Who R U?: On the (In)Accuracy of Incumbent Based Estimates of Range Restriction in Criterion-Related and Differential Validity Research
Journal of Applied Psychology (Forthcoming)
69 Pages Posted: 20 Jan 2017 Last revised: 15 Mar 2017
Date Written: January 1, 2017
Correcting validity estimates for selection procedures for range restriction typically involves comparing variance in predictor scores between all job applicants and applicants who were selected. However, some research on criterion-related and differential validity of cognitive ability tests has relied on range restriction corrections based on data from job incumbents. Unfortunately, there remains ambiguity concerning the accuracy of this incumbent based approach vis-à-vis the applicant based approach. To address this issue, we conduct Monte Carlo simulations and an analysis of data from an actual selection process. Our first simulation study showed that incumbent based range restriction corrections result in downwardly biased estimates of criterion-related validity, whereas applicant based corrections were quite accurate. Our second set of simulations showed that incumbent based range restriction corrections can produce evidence of differential validity when there is no differential validity in the population. In contrast, applicant based corrections tended to accurately estimate population parameters and show little, if any, evidence of differential validity when there is no differential validity in the population. Analysis of data for the ACT as a predictor of academic performance revealed similar patterns of bias for incumbent based corrections in an academic setting. Overall, the present findings raise serious concerns regarding the use of incumbent based range restriction corrections in lieu of applicant based corrections. They also cast doubt on recent evidence for differential validity of predictors of job performance.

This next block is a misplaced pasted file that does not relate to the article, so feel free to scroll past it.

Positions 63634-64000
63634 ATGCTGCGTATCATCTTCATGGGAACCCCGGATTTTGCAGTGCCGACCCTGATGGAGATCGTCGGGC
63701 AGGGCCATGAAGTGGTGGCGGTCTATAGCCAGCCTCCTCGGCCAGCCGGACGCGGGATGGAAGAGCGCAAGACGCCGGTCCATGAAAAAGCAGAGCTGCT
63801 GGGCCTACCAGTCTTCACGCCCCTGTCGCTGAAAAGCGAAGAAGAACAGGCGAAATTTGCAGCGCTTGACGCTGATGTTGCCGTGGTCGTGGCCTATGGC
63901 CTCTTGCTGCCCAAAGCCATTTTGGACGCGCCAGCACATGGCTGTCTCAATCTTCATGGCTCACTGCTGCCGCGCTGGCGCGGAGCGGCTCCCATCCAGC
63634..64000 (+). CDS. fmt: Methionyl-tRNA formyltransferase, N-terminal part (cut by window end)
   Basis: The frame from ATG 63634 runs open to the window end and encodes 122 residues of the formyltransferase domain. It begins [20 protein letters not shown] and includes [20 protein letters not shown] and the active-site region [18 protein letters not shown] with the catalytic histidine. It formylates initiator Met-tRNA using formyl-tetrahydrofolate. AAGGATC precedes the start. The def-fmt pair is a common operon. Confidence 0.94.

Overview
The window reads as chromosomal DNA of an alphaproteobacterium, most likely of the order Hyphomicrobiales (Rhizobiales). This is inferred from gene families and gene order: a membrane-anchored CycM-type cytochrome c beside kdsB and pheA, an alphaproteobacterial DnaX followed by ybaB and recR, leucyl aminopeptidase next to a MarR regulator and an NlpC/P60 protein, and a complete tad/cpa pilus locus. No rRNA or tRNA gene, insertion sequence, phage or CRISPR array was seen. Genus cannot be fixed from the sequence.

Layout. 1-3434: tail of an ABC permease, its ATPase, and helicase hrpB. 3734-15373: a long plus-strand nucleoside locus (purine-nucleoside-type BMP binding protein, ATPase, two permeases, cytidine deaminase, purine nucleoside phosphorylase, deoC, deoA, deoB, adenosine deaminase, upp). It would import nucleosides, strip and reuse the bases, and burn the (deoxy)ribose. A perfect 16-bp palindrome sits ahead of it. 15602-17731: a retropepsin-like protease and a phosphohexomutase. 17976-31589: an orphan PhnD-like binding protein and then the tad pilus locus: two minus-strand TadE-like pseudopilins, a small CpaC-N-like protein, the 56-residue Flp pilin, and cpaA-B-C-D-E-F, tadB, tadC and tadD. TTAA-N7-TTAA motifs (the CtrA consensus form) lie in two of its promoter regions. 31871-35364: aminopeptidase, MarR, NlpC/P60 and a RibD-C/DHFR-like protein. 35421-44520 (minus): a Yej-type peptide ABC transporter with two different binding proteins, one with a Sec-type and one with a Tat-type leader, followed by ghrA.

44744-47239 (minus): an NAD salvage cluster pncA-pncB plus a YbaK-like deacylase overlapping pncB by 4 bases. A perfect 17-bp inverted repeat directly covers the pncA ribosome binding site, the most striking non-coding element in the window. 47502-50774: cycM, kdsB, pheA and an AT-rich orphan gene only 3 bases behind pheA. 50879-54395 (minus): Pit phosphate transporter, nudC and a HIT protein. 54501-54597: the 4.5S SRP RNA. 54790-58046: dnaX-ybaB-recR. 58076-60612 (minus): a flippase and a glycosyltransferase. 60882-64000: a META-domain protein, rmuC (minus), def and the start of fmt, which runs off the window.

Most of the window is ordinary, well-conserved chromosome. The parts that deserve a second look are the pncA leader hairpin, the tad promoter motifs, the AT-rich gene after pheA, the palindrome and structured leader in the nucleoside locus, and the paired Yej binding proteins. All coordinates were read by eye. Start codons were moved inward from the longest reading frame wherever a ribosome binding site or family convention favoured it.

Keywords: criterion-related validity, differential validity, range restriction, personnel selection, cognitive ability tests, simulations, meta-analysis
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